Are We There – Sharon Van Etten

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Sharon Van Etten’s debut album, the spare, acoustic Because I Was In Love came out in 2009. Half a decade (almost to the day) later, Van Etten’s music sounds less like dipping a toe in the water than cannonballing into the deep end. Are We There is her most assured statement yet, a collection of skewed love songs that treat pain like a source of momentum.

The sense of certainty may come from Van Etten's increased control over the recording process. Her last album, 2012’s Tramp, featured numerous collaborators, including The National’s Aaron Dessner, who served as a producer. This time around, Van Etten handled her own production, and the resulting recordings feel intimate and occasionally raw, the languid countrypolitan tinges on her breakthrough album epic (traces of the five years she spent living in Murfreesboro, Tennessee) replaced with a focused intensity that pushes even Are We There ‘s softer moments to painful extremes.

There are some surprising choices, most notably a drum machine that appears like a pace car at the beginning of several songs. “Taking Chances” at first has an almost kitschy feel, but its arid guitars and ghostly harmonies eventually elevate the lo-fi percussion to an exaggerated, noir-like intensity. A mechanical beat also anchors the second half of the album’s most powerful one-two emotional punch, occurring three songs in.

If you need condensed proof of Van Etten’s emotional range, this is the place to look. “Your Love is Killing Me” is a six and a half minute emotional chokehold, the sound of thunder rolling in. Few singers can create this kind of intensity without screaming—when Van Etten sings “cut my tongue so I can’t talk to you/ burn my skin so I can’t feel you/ stab my eyes so I can’t see/ you like it when I let you walk over me,” the effect is painful, only mitigated by her appealingly smoky vibrato. It’s a song that catches you up in its current and doesn’t let go until you’re shaken to something between exhaustion and transcendence.

Following that roaring thunderclap of a song, “Our Love” is a surprisingly soft love song, the dulcet harmonies of the chorus sounding like a classic Motown duet. Though, on closer listens, it’s not quite a retreat—Van Etten leads off the first verse by describing her partner’s skill with backhanded compliments. Later, it becomes clear why such a pretty, windy song doesn’t betray the ferocity of the preceding one, with Van Etten admitting: “Still don’t know what I have found… in our love.” It’s the wonder that arises on the other side of the storm, the comedown after the fight where you take stock of your ambivalence and don’t get much further than awe at your own pain.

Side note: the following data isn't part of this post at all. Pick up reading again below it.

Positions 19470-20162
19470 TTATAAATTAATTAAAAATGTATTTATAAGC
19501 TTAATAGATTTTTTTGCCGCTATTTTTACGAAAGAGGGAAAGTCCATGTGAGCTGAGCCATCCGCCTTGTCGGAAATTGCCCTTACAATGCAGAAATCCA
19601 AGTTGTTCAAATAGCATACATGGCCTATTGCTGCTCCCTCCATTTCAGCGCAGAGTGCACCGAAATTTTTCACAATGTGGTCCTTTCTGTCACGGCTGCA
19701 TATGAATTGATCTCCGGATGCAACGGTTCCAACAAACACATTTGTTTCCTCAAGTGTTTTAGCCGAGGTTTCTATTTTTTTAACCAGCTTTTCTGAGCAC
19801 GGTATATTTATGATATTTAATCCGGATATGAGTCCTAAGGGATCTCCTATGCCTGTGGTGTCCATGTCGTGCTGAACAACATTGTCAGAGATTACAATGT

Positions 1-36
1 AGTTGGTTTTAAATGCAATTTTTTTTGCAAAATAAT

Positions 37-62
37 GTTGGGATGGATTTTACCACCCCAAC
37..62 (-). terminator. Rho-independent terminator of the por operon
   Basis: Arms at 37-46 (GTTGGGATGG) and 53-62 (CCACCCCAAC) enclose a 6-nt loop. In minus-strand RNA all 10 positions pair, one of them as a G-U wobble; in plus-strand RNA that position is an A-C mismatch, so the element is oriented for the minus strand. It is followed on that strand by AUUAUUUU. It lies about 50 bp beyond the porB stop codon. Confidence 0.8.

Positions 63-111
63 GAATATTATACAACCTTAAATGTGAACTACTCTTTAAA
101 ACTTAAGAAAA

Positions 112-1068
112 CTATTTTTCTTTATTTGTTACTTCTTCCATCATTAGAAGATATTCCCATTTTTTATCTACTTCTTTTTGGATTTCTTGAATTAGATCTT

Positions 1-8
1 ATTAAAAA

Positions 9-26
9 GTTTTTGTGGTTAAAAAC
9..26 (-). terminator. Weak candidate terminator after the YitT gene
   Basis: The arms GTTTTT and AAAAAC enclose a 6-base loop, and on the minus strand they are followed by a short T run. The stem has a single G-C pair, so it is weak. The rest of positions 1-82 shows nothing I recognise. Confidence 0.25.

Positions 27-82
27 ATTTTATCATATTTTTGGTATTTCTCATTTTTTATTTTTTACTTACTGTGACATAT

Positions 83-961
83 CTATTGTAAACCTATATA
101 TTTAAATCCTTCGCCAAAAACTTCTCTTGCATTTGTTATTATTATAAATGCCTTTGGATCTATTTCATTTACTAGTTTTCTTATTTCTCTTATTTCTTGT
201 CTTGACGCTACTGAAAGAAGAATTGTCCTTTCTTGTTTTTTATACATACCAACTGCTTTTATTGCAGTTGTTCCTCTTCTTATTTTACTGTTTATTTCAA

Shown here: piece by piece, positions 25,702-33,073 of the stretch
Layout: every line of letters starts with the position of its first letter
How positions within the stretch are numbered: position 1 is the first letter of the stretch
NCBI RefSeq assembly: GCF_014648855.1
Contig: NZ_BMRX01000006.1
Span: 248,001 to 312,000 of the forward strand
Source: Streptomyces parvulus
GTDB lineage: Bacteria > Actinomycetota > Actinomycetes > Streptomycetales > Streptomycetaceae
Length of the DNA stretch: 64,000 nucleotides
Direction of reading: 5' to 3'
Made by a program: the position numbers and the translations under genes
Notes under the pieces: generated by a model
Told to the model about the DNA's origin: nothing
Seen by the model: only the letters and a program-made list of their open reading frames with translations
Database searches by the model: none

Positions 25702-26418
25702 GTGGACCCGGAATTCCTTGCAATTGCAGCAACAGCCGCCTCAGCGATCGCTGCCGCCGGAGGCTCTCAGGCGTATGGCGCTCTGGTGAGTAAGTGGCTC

Much of the album is similarly concerned with feelings of uncertainty, from the trials of touring to the persistent anxiety of daily life. “I Love You But I’m Lost” and “I Know” are piano-driven ballads about wrestling with personal demons. Van Etten lets them breathe with simple arrangements, and her voice has never sounded so powerful, navigating ambivalent feelings with alternating delicacy and wild, untrammeled force.

Despite all her doubts, Van Etten writes with a conviction rooted in material certainties: the way her voice can soar over swelling guitars, or be pulled down to earth by chords pounded on a piano. Album closer “Every Time the Sun Comes Up” is made up of laboriously protracted couplets, among them an entreaty to “feel real room hi-fi,” and a deadpan admission about shitting in someone’s bathroom. Are We There is a thrilling, often raw listen, and it’s nice to be reminded that the person who made it is a living, breathing, (and yes, shitting) human.